Monetary policy. Persistently low interest rates reduce the opportunity cost of holding gold and highlight its attributes as a source of genuine, long-term returns, particularly when compared to historically high levels of global negative-yielding debt.
Central bank demand. Gold is commonly used in foreign reserves for safety and diversification, and over the last 10 years, central bank demand reserve managers have primarily been net buyers of gold since. More recently, they have purchased multi-decade record amounts of gold, using the asset to diversify their foreign reserves. Here again, emerging market countries have led central bank demand.
Diversification is always critical
With their long-term time horizons, institutional investors are well aware of the importance of diversification but it can be hard to find effective diversifiers, particularly in a market environment that features as many headwinds as today’s. Many assets are increasingly correlated as market uncertainty rises and volatility is more pronounced, driven in part by risk-on/ risk-off investment decisions. Earlier this year, for example, when market volatility spiked due to the pandemic, asset class correlations converged.
According to Reade, however, gold’s negative correlation to equities and other risk assets increases as those assets sell off. The 2008-2009 global financial crisis is a case in point. Stocks and other risk assets tumbled in value, as did hedge funds, real estate and most commodities, which were long deemed portfolio diversifiers. Gold, by contrast, held its own and increased in price, rising 51% from December 2008 to December 2009.
“Gold has consistently benefited from flight-to-quality inflows during periods of heightened risk,” Reade said. “It is particularly effective during times of systemic risk, delivering positive returns and reducing overall portfolio losses. Importantly too, gold allows investors to meet liabilities when less liquid assets in their portfolio are difficult to sell, undervalued and possibly mispriced.”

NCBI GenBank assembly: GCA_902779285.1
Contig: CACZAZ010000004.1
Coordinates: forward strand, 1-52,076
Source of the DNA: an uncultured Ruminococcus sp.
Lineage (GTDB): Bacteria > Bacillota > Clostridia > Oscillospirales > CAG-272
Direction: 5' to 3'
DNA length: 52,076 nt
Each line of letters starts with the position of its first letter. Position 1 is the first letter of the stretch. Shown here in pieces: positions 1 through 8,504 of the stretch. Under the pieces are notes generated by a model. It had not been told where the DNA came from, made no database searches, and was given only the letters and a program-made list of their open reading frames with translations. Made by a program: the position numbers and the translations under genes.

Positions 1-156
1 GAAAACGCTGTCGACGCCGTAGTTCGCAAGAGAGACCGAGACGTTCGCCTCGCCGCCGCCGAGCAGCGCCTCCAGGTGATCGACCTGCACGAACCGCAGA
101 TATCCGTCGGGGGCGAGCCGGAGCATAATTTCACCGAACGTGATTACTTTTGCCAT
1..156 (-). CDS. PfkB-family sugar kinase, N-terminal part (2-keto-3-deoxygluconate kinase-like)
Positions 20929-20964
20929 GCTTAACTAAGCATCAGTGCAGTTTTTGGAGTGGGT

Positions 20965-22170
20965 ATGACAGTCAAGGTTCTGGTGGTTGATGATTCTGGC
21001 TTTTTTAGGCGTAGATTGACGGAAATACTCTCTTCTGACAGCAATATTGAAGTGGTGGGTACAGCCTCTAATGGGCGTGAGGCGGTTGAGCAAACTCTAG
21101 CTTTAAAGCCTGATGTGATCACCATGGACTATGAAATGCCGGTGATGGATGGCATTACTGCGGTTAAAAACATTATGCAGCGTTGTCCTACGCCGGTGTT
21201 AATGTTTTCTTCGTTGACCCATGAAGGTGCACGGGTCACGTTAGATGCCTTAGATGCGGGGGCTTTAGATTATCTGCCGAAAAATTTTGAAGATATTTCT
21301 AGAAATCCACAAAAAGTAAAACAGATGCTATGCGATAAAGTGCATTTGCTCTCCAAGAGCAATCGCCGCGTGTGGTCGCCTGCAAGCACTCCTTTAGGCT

Reade added that because of gold’s dual nature as an investment and a luxury good, it can also deliver positive correlation with stocks and other risk assets when those markets are rising.
“As such, the long-term price of gold is supported by income growth,” he said. “Our analysis bears this out, showing that when stocks rally strongly, their correlation to gold can increase, likely driven by a wealth-effect that supports gold consumer demand as well as demand from investors seeking protection against higher inflation expectations.”
Long-term returns, liquidity and effective diversification benefit overall portfolio performance and gold can provide a lift in all three of these areas for institutional investors such as pension plan sponsors seeking to meet investment performance targets, improve funded status or pay out benefits.
“Our analysis of investment performance over the past five, 10 and 20 years underlines gold’s positive impact on an institutional portfolio,” Reade said. “It shows that the average U.S. pension fund would have achieved higher risk-adjusted returns if 2.5%, 5% or 10% of the portfolio were allocated to gold.”
He added that while the amount any institutional investor should allocate gold varies, according to individual asset allocation decisions. Broadly speaking, the higher the risk in the portfolio — whether in terms of volatility, illiquidity or concentration of assets — the larger the required allocation to gold, within the range in consideration, to offset that risk.
“Gold’s optimal weight in hypothetical portfolios is statistically significant even if investors assume an annual return for gold of between 2% and 4% — well below its actual long-term historical performance,” Reade said.